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We propose an alternative approach for studying queueing systems by employing robust optimization as opposed to stochastic analysis. While traditional stochastic queueing theory relies on Kolmogorov’s axioms of probability and models arrivals and services as renewal processes, we use the limit laws of probability as the axioms of our methodology and model the queueing systems primitives by uncertainty sets. In this framework, we obtain closed form expressions for the steadystate waiting times in multiserver queues with heavytailed arrival and service processes. These expressions are not available under traditional stochastic queueing theory for heavytailed processes, while they lead to the same qualitative insights for independent and identically distributed arrival and service times. We also develop an exact calculus for analyzing a network of queues with multiple servers based on the following key principle: a) the departure from a queue, b) the superposition, and c) the thinning of arrival processes have the same uncertainty set representation as the original arrival processes. We show that our approach, which we call the Robust Queueing Network Analyzer (RQNA) a) yields results with error percentages in single digits (for all experiments we performed) relative to simulation, b) performs significantly better than the Queueing Network Analyzer (QNA) proposed in Whitt (1983), and c) is to a large extent insensitive to the number of servers per queue, the network size, degree of feedback, traffic intensity, and somewhat sensitive to the degree of diversity of external arrival distributions in the network.
1Towards a Statistical Network Calculus– Dealing with Uncertainty in Arrivals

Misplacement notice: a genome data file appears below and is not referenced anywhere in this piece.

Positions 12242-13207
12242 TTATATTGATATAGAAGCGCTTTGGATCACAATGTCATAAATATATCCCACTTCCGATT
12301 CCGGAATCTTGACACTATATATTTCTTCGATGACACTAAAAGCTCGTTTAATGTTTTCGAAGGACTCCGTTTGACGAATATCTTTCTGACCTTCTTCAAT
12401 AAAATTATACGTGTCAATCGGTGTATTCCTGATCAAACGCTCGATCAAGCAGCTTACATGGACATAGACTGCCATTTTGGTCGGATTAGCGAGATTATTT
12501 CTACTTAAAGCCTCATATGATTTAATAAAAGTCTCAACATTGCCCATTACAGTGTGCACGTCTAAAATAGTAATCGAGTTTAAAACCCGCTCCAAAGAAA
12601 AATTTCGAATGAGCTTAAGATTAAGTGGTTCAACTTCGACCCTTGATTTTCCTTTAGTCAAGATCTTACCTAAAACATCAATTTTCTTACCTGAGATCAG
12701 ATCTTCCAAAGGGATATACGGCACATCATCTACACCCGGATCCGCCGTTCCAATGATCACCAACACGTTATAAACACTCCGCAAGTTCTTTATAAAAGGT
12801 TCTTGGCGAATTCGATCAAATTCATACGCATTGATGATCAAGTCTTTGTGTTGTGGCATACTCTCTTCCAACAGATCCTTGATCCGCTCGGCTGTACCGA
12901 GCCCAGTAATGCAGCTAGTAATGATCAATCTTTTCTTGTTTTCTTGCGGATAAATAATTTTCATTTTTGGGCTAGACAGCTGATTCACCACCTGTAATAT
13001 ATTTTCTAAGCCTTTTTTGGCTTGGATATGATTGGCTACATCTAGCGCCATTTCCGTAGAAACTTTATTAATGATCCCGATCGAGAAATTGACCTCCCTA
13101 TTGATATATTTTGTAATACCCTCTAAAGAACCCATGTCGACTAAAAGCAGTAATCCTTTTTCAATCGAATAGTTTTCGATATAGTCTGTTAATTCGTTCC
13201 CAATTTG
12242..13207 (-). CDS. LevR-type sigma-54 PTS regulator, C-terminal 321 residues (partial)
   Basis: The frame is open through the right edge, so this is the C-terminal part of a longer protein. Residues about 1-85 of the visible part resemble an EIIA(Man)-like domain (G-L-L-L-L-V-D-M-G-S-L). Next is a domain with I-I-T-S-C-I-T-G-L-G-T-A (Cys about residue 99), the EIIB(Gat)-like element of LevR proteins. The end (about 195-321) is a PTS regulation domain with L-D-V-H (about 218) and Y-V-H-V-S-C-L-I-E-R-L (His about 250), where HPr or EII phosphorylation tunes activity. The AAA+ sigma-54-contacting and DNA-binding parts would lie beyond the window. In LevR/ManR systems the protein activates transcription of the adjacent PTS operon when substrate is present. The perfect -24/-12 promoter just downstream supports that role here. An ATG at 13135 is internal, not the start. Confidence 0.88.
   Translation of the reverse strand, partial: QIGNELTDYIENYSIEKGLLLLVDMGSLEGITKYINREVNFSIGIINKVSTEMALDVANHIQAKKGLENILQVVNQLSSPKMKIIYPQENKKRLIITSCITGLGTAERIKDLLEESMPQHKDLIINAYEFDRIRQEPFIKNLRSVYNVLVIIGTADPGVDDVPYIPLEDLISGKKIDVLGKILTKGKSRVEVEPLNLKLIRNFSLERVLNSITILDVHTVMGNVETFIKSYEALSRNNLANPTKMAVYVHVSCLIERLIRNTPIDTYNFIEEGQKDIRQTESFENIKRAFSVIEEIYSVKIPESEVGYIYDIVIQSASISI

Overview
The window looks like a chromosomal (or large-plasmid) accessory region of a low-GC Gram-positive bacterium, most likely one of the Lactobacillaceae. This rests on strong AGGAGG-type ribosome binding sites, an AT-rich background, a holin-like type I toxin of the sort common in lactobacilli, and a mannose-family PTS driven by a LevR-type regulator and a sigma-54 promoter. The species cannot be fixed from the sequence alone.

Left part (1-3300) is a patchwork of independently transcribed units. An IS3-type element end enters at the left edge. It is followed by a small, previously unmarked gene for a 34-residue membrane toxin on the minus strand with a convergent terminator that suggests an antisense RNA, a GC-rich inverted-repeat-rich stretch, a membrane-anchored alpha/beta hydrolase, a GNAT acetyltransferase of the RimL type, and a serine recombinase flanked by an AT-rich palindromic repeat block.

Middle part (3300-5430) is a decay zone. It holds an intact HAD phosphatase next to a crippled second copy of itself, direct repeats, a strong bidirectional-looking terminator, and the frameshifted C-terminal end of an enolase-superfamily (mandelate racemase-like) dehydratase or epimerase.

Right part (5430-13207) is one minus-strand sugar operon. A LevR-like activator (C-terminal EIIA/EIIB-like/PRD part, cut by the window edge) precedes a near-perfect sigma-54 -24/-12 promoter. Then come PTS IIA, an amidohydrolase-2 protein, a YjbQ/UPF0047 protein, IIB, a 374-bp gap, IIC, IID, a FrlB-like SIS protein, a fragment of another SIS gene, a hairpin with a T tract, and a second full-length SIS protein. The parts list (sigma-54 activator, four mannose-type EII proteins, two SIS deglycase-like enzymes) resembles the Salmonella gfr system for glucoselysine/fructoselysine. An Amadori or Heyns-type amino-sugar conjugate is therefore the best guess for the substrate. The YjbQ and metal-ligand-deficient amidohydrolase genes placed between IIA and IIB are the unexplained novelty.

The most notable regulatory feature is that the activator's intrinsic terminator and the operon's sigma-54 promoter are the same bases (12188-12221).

"... Abstract—The stochastic network calculus (SNC) has become an attractive methodology to derive probabilistic performance bounds. So far the SNC is based on (tacitly assumed) exact probabilistic assumptions about the arrival processes. Yet, in practice, these are only true approximately–at best. In ma ..."
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Abstract—The stochastic network calculus (SNC) has become an attractive methodology to derive probabilistic performance bounds. So far the SNC is based on (tacitly assumed) exact probabilistic assumptions about the arrival processes. Yet, in practice, these are only true approximately–at best. In many situations it is hard, if possible at all, to make such assumptions a priori. A more practical approach would be to base the SNC operations on measurements of the arrival processes (preferably even online). In this paper, we develop this idea and incorporate measurements into the framework of SNC taking the further uncertainty resulting from estimation errors into account. This is a crucial step towards a statistical network calculus (StatNC) eventually lending itself to a selfmodelling operation of networks with a minimum of a priori assumptions. In numerical experiments, we are able to substantiate the novel opportunities by StatNC.
TOWARDS A STATISTICAL NETWORK CALCULUS– DEALING WITH UNCERTAINTY IN ARRIVALS
"... Abstract. The stochastic network calculus (SNC) has become an attractive methodology to derive probabilistic performance bounds. So far the SNC is based on (tacitly assumed) exact probabilistic assumptions about the arrival processes. Yet, in practice, these are only true approximately–at best. In m ..."